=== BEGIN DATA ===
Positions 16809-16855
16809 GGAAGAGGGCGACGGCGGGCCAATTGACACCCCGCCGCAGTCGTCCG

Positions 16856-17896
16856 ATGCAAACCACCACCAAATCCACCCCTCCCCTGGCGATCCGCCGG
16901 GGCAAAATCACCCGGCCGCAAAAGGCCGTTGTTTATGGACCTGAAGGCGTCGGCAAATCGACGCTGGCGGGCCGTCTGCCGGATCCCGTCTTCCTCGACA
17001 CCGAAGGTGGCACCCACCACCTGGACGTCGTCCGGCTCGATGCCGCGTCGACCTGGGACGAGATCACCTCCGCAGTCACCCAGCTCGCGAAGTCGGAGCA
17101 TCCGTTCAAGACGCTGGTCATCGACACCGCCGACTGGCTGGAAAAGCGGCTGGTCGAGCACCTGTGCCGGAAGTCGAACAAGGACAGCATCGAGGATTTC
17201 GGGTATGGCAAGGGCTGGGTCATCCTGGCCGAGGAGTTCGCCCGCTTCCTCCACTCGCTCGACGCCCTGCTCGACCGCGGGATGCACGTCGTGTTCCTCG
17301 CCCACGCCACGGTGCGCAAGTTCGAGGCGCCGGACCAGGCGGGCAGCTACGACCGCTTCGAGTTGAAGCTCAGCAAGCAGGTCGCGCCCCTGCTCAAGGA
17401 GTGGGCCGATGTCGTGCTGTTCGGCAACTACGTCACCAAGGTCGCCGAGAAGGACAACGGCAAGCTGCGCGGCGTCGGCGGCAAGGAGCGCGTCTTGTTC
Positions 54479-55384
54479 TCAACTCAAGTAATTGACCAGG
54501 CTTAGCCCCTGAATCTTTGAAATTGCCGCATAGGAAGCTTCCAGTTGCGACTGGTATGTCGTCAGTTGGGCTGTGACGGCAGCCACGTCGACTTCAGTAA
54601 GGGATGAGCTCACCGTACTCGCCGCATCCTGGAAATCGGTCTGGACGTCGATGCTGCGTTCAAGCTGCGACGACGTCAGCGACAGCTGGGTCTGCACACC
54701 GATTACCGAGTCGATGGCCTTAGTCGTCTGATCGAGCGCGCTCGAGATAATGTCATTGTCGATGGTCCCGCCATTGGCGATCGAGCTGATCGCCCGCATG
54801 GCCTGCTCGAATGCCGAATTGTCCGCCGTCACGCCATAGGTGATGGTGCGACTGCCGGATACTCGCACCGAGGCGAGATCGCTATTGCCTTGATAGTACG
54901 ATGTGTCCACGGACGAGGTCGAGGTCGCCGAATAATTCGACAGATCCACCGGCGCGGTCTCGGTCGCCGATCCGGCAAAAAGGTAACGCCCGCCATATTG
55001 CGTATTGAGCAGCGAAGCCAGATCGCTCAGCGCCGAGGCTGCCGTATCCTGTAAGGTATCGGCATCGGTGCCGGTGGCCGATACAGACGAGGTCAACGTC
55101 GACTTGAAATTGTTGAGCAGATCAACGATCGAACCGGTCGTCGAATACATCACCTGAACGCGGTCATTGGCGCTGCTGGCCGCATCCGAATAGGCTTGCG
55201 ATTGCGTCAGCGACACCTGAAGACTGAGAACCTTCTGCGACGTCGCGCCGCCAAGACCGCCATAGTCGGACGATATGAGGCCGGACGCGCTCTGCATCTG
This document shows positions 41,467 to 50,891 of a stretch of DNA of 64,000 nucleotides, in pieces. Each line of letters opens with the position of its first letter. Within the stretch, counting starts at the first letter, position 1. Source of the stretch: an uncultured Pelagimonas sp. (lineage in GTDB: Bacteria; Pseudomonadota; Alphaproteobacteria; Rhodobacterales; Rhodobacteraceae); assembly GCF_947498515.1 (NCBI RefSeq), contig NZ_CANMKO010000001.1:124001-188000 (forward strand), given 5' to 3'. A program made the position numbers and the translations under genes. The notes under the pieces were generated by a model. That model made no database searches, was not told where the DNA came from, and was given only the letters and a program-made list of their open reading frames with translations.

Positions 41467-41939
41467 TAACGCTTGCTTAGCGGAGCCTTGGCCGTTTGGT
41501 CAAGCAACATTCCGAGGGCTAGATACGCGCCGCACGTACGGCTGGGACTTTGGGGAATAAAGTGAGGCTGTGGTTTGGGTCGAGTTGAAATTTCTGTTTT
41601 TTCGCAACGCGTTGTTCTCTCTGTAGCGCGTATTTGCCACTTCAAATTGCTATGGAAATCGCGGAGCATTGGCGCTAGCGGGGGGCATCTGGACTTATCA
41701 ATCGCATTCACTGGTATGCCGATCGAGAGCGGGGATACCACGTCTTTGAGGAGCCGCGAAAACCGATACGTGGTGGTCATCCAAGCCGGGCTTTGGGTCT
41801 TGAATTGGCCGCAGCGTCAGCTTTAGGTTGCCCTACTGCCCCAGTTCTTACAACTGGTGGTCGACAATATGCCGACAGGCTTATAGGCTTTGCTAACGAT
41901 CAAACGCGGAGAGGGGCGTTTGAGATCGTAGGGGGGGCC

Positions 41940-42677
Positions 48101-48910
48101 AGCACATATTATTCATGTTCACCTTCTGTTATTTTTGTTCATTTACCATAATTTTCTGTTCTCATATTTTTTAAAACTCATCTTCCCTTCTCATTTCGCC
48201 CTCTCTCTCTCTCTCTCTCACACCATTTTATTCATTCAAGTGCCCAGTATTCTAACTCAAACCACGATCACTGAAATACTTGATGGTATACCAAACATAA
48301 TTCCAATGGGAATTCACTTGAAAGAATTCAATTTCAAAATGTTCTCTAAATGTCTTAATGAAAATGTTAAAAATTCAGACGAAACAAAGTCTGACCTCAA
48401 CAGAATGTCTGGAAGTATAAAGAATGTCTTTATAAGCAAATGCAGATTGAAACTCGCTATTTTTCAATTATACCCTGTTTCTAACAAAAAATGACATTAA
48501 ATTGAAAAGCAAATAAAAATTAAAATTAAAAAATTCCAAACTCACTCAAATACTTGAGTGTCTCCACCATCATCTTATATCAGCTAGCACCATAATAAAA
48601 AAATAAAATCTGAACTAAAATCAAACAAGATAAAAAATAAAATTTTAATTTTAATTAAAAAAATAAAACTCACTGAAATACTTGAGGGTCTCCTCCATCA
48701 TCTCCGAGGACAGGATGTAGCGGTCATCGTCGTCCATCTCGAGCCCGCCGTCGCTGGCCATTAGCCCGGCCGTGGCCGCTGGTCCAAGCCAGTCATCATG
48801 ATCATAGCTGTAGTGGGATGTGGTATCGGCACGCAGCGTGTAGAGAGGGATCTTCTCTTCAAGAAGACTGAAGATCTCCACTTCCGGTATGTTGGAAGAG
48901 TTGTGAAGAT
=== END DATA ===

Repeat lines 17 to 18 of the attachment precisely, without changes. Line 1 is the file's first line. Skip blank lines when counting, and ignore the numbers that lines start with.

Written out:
54901 ATGTGTCCACGGACGAGGTCGAGGTCGCCGAATAATTCGACAGATCCACCGGCGCGGTCTCGGTCGCCGATCCGGCAAAAAGGTAACGCCCGCCATATTG
55001 CGTATTGAGCAGCGAAGCCAGATCGCTCAGCGCCGAGGCTGCCGTATCCTGTAAGGTATCGGCATCGGTGCCGGTGGCCGATACAGACGAGGTCAACGTC